Q&A about Crowdfunding for Authors with Bethany Joy Carlson

Bethany Joy Carlson crowdfunding

Since moving to Charlottesville, Virginia, I’ve had the wonderful opportunity to get to know Bethany Joy Carlson, owner of The Artist’s Partner, which has helped crowdfund over $110,000 for creative projects, including over $70,000 for books.

This fall, Bethany is releasing Crowdfunding for Authors, a full-length guide on the topic, and she generously agreed to answer a few questions I have about her experience and expertise in helping authors successfully meet their crowdfunding goals.


JANE FRIEDMAN: I worry that some authors who are interested in crowdfunding don’t have the proper resources or network in place to run a successful campaign. While I don’t want to be discouraging at the start of this interview (!), are there situations where you advise authors to wait before they start a campaign—to ensure they have some essential components in place?

BETHANY JOY CARLSON: Most authors are surprised when I advise them to prep for three months to a year. Authors need well-organized reader contact information, a great draft cover design, and time for effective communication.

Crowdfunding is marketing, and that means it is subject to Effective Frequency, or The Rule of Seven: a person needs to hear a message seven times to act on it. So, authors need to communicate with their readers seven times before their book’s crowdfunding campaign launch. This means creative emails, posts, blogs, tweets, events, etc. about their campaign in the months leading up to launch.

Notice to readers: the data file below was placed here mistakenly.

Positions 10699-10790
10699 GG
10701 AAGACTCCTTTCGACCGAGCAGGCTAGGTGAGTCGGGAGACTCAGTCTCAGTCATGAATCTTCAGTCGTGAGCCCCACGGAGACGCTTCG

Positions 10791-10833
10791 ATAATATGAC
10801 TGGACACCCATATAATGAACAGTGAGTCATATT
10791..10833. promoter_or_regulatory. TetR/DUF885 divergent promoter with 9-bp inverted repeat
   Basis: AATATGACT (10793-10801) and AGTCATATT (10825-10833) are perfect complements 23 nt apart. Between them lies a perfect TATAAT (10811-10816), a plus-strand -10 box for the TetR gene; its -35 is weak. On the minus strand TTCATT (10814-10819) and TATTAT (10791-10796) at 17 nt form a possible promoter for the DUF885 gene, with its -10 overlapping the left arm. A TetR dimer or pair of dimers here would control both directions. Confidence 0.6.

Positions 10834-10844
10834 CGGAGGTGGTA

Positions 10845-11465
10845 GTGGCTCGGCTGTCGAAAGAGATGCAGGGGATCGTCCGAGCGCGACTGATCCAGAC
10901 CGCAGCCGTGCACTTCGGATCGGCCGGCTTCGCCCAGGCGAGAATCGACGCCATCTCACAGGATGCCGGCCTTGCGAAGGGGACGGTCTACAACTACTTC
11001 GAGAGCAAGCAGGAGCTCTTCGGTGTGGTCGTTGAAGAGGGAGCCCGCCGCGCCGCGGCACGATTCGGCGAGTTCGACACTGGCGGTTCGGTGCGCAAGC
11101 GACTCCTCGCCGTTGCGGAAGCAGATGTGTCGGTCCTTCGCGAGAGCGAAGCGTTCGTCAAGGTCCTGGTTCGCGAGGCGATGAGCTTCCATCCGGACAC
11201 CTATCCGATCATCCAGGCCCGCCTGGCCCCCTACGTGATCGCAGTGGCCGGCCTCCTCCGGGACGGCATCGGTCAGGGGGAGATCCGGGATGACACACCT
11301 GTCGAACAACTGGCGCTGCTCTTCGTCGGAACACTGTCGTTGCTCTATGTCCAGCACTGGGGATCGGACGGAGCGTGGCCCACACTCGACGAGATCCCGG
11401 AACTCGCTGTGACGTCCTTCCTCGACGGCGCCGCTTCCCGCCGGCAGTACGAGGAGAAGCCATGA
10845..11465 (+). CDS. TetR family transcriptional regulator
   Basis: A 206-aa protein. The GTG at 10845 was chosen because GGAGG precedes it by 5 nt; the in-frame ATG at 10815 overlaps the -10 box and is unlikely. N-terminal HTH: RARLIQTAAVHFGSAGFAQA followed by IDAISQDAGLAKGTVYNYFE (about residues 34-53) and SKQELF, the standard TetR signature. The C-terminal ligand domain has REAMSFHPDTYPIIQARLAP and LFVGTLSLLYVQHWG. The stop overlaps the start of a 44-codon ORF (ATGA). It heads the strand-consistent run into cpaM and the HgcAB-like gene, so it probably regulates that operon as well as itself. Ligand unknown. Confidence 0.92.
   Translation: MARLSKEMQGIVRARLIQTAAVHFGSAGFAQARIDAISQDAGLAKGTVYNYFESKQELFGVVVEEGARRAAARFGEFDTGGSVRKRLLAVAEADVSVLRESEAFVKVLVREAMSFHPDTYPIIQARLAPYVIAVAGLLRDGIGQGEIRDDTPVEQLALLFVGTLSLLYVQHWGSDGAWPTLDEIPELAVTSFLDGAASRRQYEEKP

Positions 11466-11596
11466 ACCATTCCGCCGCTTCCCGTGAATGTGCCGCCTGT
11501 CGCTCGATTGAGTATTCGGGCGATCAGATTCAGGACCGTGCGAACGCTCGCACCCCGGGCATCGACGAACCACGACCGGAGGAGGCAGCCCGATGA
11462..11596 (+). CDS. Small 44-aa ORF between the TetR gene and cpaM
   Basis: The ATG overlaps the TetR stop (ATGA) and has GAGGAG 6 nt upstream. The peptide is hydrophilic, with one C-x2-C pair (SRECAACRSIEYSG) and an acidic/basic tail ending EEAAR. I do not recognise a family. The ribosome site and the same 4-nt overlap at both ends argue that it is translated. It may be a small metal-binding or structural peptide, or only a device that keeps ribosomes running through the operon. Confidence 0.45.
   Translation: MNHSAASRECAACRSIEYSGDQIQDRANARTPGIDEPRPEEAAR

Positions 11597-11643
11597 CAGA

I also remind authors that, just like with party or wedding invitations, not everyone invited will respond. In other words, not every reader invited to buy the book on a crowdfunding site will do so. If an author has an engaged email list, perhaps 10 percent will do so, and around 1 percent of their social media following will respond.

It really helps to line up a patron or two ahead of time who will take a big bite out of that figure—$500-1,000 or more—which cuts down the size of the email and social media threshold substantially.